Dear Mrs May,
I am tired. I am not writing to inform you of my moods, but rather to let you know what the press won't. Many of us commuters fully support the current strikes.
Here's why. I support TfL and Southern Rail in their strike action against your government. Despite major fare rises in recent years, your government has refused to increase staff pay or improve their working conditions. TfL jobs and services have been axed ruthlessly and offices shut costing countless jobs and affecting the lives of many. What did you expect?
Perhaps you and Mr Cameron before you knew full well this would cause mayhem. A keen observer could be forgiven for thinking so. Particularly as members of your cabinet have been caught saying they wish to 'break' unions.
Is the public really foolish enough to misunderstand why striking is a legal right? Have we forgotten what has been gained through trade unionist activism?
The right to strike is not 'objectionable' or 'selfish', as we endlessly read and hear in soundbites from newspapers and from the Transport secretary. It is enshrined in law because it is the only way the workers at the bottom of the heap in any organisation can remind their managers and the wider public that they are vital to the smooth running of the social and economic machine. We never seem to read headlines reminding us how much unionised workers contribute to the economy, but the purported 'cost' of strikes is endlessly cited. Indeed, if my Mum had stopped cooking dinners when I lived at home as a teenager, it may have 'cost' me a meal, but I might have done well to recognise how vital her cooking was most days of the year. Labelling her actions as 'selfish' and demanding she return to the stove would have been nothing short of hideous. Your government should not stoop to this behaviour.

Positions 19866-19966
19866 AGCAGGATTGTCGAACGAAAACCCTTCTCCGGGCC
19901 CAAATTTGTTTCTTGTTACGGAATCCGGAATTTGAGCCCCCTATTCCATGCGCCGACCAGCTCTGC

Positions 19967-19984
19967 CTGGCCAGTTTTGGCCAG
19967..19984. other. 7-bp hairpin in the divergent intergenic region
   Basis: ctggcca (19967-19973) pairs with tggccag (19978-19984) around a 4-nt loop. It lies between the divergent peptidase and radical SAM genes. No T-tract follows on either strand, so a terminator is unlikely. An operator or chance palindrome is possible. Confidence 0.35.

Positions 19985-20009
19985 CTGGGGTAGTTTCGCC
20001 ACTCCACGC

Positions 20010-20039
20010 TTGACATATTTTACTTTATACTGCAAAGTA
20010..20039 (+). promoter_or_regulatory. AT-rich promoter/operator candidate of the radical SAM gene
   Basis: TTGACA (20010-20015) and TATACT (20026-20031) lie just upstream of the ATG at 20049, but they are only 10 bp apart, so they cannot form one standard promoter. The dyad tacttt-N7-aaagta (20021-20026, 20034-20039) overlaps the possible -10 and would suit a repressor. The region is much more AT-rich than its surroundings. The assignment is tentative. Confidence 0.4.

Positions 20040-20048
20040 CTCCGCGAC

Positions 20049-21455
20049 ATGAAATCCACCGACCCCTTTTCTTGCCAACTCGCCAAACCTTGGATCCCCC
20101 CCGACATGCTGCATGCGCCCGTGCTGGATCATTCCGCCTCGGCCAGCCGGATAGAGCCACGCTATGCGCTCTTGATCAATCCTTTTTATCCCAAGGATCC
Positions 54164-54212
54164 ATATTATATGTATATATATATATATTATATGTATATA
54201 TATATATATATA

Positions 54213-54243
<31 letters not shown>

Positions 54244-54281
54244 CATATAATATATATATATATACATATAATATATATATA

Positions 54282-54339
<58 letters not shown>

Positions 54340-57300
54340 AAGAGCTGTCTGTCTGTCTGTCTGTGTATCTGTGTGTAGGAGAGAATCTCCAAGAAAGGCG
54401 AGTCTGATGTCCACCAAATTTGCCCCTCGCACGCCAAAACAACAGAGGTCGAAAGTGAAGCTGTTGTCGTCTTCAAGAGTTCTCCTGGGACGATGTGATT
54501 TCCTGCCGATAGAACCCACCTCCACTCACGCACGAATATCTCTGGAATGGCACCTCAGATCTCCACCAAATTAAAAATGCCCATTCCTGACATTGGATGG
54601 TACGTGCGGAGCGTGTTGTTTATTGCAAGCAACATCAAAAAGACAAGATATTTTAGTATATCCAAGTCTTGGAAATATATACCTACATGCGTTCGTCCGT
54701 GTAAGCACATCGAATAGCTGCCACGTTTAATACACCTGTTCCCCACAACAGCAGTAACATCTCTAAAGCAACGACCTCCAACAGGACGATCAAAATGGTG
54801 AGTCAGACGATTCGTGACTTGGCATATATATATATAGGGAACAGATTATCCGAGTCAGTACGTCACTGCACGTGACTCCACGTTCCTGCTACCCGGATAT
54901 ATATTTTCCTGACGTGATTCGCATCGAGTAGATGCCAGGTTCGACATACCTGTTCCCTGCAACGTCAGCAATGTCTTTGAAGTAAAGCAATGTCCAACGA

Striking is not egocentric. It is simply withholding something that others take for granted, while asking for reasonable recognition, monetary or otherwise. I do not want my tube driver to be worrying where their next meal is coming from or when their job may be axed. I want them valued and focused.
As for trade unions, they are not troublemaking, rabble-rousing zealots. Thanks to trade unions, most Britons enjoy holidays and safe working conditions. Where does anyone think weekends came from? The kindness of employers' hearts? The government? Not a single pay scale or paid holiday was enshrined without union representation. And our newspapers do little else but photograph leaders stepping into their cars or taking a holiday. How juvenile.
Yet weary, I am. Sitting on a bus hoping to get home to my children, sore from chronic fatigue syndrome. Everything aches and I miss the kids. But I wouldn't have it any other way.
Pay these people properly, Mrs May. And stop axing services. London needs more well-qualified staff to grow our economy.
A weary commuter